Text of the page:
Although the Prince of Preachers Charles Haddon Spurgeon lived before the advent of the modern emphasis on psychology and counseling, he had deep insights into mental and spiritual elements of mankind. He experienced many of the trials of life that others encounter, both mentally and physically. In Words of Counsel for Christian Workers, Spurgeon writes about “hard work and its reward”, “workers reading to profit”, “saving a soul from death”, “restoring those who have erred”, “a great leader and good soldiers”, etc.

Few people in history can be known by one name and have it ring true with their audience, and “Spurgeon” is one of them. Over time, Spurgeon has become known and revered as the “Prince of Preachers“. In the last 200 years he has been one of the most influential men for not only Preachers of the Gospel but for those who have not had the opportunity to hear and receive the Gospel message. He wrote tirelessly over his life, and WORDsearch Bible Software is committed to bring as many of Spurgeon’s works as possible to you in electronic form. It is estimated that over his lifetime he preached to over 10,000,000 people.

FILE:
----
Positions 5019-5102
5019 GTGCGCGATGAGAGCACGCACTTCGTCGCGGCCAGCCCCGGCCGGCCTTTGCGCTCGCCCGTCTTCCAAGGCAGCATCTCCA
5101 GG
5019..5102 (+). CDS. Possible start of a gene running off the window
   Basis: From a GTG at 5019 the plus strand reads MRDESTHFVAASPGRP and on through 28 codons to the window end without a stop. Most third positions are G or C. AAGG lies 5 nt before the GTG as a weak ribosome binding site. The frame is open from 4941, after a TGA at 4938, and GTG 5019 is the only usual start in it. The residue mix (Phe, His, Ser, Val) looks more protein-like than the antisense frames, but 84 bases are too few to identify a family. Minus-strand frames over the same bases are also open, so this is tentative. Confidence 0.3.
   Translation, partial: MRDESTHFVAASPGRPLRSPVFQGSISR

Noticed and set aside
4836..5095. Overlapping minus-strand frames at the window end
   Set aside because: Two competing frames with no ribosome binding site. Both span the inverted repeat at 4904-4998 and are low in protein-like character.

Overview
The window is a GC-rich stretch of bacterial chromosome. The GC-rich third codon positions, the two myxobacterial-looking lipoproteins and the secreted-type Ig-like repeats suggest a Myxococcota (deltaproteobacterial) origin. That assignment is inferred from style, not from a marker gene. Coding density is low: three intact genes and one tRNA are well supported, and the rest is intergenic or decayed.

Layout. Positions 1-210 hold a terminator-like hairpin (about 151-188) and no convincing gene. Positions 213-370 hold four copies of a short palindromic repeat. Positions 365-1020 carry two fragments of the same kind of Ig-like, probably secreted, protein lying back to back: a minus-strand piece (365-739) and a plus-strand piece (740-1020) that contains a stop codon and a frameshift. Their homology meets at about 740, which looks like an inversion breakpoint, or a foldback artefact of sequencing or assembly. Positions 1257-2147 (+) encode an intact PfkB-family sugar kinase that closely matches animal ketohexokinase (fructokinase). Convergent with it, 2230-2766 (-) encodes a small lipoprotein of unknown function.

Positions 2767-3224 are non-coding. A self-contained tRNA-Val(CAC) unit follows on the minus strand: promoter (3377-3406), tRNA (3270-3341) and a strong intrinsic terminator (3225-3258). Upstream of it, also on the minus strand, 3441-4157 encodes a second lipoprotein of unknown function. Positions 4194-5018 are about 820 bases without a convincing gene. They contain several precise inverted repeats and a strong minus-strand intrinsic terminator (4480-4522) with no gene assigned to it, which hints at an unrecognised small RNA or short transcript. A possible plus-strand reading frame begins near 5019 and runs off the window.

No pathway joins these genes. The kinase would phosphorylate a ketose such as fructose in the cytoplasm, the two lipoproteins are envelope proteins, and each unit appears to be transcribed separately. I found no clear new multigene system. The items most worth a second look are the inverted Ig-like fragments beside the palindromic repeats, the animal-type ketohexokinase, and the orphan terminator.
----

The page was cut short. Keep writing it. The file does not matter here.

After you have read the book, we would love to hear what you thought in the Customer Reviews box on the bottom of the book’s page.

Have you read anything that has inspired you lately? Share with us in the comments below!

Quick Tip – Carousels